This research involves the construction of a programming system, HASKEU, to support end-user programming in a purely functional programming language. An end-user programmer is someone who may program a computer to get their job done, but has no interest in becoming a computer programmer. A purely functional programming language is one that does not require the expression of statement sequencing or variable updating. The end-user is offered two views of their functional program. The primary view is a visual one, in which the program is presented as a collection of boxes (representing processes) and lines (representing data flow). The secondary view is a textual one, in which the program is presented as a collection of written function definitions. It is expected that the end-user programmer will begin with the visual view, perhaps later moving on to the textual view. The task of the programming system is to ensure that the visual and textual views are kept consistent as the program is constructed. The foundation of the programming system is a implementation of the Model-View-Controller (MVC) design pattern as a reactive program using the elegant Functional Reactive Programming (FRP) framework. Human-Computer Interaction (HCI) principles and methods are considered in all design decisions. A usabilty study was made to �find out the effectiveness of the new system.

Computational fluid dynamics based diagnostics and optimal design of hydraulic capsule pipelines

Asim, Taimoor January 2013 (has links)
Scarcity of fossil fuels and rapid escalation in the energy prices around the world is affecting efficiency of established modes of cargo transport within transportation industry. Extensive research is being carried out on improving efficiency of existing modes of cargo transport, as well as to develop alternative means of transporting goods. One such alternative method can be through the use of energy contained within fluid flowing in pipelines in order to transfer goods from one place to another. Although the concept of using fluid pipelines for transportation purposes has been in practice for more than a millennium now, but the detailed knowledge of the flow behaviour in such pipelines is still a subject of active research. This is due to the fact that most of the studies conducted on transporting goods in pipelines are based on experimental measurements of global flow parameters, and only a rough approximation of the local flow behaviour within these pipelines has been reported. With the emergence of sophisticated analytical tools and the use of high performance computing facilities being installed throughout the globe, it is now possible to simulate the flow conditions within these pipelines and get better understanding of the underlying flow phenomena. The present study focuses on the use of advanced modelling tools to simulate the flow within Hydraulic Capsule Pipelines (HCPs) in order to quantify the flow behaviour within such pipelines. Hydraulic Capsule Pipeline is the term which refers to the transport of goods in hollow containers, typically of spherical or cylindrical shapes, termed as capsules, being carried along the pipeline by water. A novel modelling technique has been employed to carry out the investigations under various geometric and flow conditions within HCPs. Both qualitative and quantitative flow diagnostics has been carried out on the flow of both spherical and cylindrical shaped capsules in a horizontal HCP for on-shore applications. A train of capsules consisting of a single to multiple capsules per unit length of the pipeline has been modelled for practical flow velocities within HCPs. It has been observed that the flow behaviour within HCP depends on a number of fluid and geometric parameters. The pressure drop in such pipelines cannot be predicted from established methods. Development of a predictive tool for such applications is one of the aims that is been achieved in this study. Furthermore, investigations have been conducted on vertical pipelines as well, which are very important for off-shore applications of HCPs. The energy requirements for vertical HCPs are significantly higher than horizontal HCPs. It has been shown that a minimum average flow velocity is required to transport a capsule in a vertical HCP, depending upon the geometric and physical properties of the capsules. The concentric propagation, along the centreline of pipe, of heavy density capsules in vertical HCPs marks a significant variation from horizontal HCPs transporting heavy density capsules. Bends are an integral part of pipeline networks. In order to design any pipeline, it is essential to consider the effects of the bends on the overall energy requirements within the pipelines. In order to accurately design both horizontal and vertical HCPs, analysis of the flow behaviour and energy requirements, of varying geometric configurations, has been carried out. A novel modelling technique has been incorporated in order to accurately predict the velocity, trajectory and orientation of the capsules in pipe bends. Optimisation of HCPs plays a crucial rule towards worldwide commercial acceptability of such pipelines. Based on Least-Cost Principle, an optimisation methodology has been developed for single stage HCPs for both on-shore and off-shore applications. The input to the optimisation model is the solid throughput required from the system, and the outputs are the optimal diameter of the HCPs and the pumping requirements for the capsule transporting system. The optimisation model presented in the present study is both robust and user-friendly. A complete flow diagnostics and design, including optimisation, of Hydraulic Capsule Pipelines has been presented in this study. The advanced computational skills being incorporated in this study has made it possible to map and analyse the flow structure within HCPs. Detailed analysis on even the smallest scale flow variations in HCPs has led to a better understanding of the flow behaviour.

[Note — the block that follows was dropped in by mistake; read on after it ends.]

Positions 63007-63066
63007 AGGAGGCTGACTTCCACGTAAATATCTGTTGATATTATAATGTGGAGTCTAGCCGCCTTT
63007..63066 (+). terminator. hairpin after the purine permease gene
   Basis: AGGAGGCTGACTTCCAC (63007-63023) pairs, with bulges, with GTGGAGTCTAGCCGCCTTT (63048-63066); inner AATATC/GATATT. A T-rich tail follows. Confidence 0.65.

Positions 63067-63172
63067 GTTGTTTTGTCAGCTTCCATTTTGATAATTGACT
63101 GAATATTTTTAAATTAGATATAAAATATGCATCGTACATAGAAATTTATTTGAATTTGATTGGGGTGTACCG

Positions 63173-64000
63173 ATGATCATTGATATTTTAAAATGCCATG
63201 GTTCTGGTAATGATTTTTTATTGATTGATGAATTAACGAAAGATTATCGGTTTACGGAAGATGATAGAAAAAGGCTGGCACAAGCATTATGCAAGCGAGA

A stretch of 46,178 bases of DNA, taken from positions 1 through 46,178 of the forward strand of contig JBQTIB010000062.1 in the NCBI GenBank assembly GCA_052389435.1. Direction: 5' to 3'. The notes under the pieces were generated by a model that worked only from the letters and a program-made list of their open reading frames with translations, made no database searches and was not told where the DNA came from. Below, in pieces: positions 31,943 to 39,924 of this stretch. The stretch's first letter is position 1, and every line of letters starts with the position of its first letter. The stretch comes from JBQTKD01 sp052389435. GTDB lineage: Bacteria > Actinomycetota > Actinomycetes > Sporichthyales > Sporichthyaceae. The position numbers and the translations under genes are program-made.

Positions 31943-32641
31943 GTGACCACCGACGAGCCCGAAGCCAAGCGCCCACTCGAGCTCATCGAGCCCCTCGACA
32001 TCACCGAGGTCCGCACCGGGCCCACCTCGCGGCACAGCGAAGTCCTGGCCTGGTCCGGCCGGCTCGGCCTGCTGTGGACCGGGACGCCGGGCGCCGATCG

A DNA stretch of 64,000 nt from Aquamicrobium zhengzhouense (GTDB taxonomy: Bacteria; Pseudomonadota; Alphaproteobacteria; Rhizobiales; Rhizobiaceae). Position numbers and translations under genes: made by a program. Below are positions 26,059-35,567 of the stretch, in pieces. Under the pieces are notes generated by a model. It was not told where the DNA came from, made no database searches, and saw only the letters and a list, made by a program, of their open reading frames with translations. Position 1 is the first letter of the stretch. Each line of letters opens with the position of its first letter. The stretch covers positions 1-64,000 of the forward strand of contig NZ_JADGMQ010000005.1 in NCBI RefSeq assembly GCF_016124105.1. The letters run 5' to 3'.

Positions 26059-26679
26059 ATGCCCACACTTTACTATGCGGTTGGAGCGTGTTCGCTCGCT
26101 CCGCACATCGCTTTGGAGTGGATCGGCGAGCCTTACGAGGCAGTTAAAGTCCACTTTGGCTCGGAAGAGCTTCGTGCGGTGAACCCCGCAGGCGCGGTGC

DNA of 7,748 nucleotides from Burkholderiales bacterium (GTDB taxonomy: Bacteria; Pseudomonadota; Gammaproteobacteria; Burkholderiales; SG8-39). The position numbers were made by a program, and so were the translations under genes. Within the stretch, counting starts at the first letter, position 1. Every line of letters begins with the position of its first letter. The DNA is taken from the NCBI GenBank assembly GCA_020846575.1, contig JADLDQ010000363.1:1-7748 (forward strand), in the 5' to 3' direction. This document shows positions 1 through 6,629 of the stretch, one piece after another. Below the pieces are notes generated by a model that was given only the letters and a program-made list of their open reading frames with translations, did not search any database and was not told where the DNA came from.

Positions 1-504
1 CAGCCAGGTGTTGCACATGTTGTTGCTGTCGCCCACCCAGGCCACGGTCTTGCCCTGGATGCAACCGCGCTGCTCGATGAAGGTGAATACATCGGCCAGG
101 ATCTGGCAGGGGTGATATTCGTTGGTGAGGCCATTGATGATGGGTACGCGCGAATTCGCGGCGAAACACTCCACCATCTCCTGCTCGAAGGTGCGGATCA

Neural trust model for multi-agent systems

Lu, Gehao January 2011 (has links)
Introducing trust and reputation into multi-agent systems can significantly improve the quality and efficiency of the systems. The computational trust and reputation also creates an environment of survival of the fittest to help agents recognize and eliminate malevolent agents in the virtual society. The thesis redefines the computational trust and analyzes its features from different aspects. A systematic model called Neural Trust Model for Multi-agent Systems is proposed to support trust learning, trust estimating, reputation generation, and reputation propagation. In this model, the thesis innovates the traditional Self Organizing Map (SOM) and creates a SOM based Trust Learning (STL) algorithm and SOM based Trust Estimation (STE) algorithm. The STL algorithm solves the problem of learning trust from agents' past interactions and the STE solve the problem of estimating the trustworthiness with the help of the previous patterns. The thesis also proposes a multi-agent reputation mechanism for generating and propagating the reputations. The mechanism exploits the patterns learned from STL algorithm and generates the reputation of the specific agent. Three propagation methods are also designed as part of the mechanism to guide path selection of the reputation. For evaluation, the thesis designs and implements a test bed to evaluate the model in a simulated electronic commerce scenario. The proposed model is compared with a traditional arithmetic based trust model and it is also compared to itself in situations where there is no reputation mechanism. The results state that the model can significantly improve the quality and efficacy of the test bed based scenario. Some design considerations and rationale behind the algorithms are also discussed based on the results.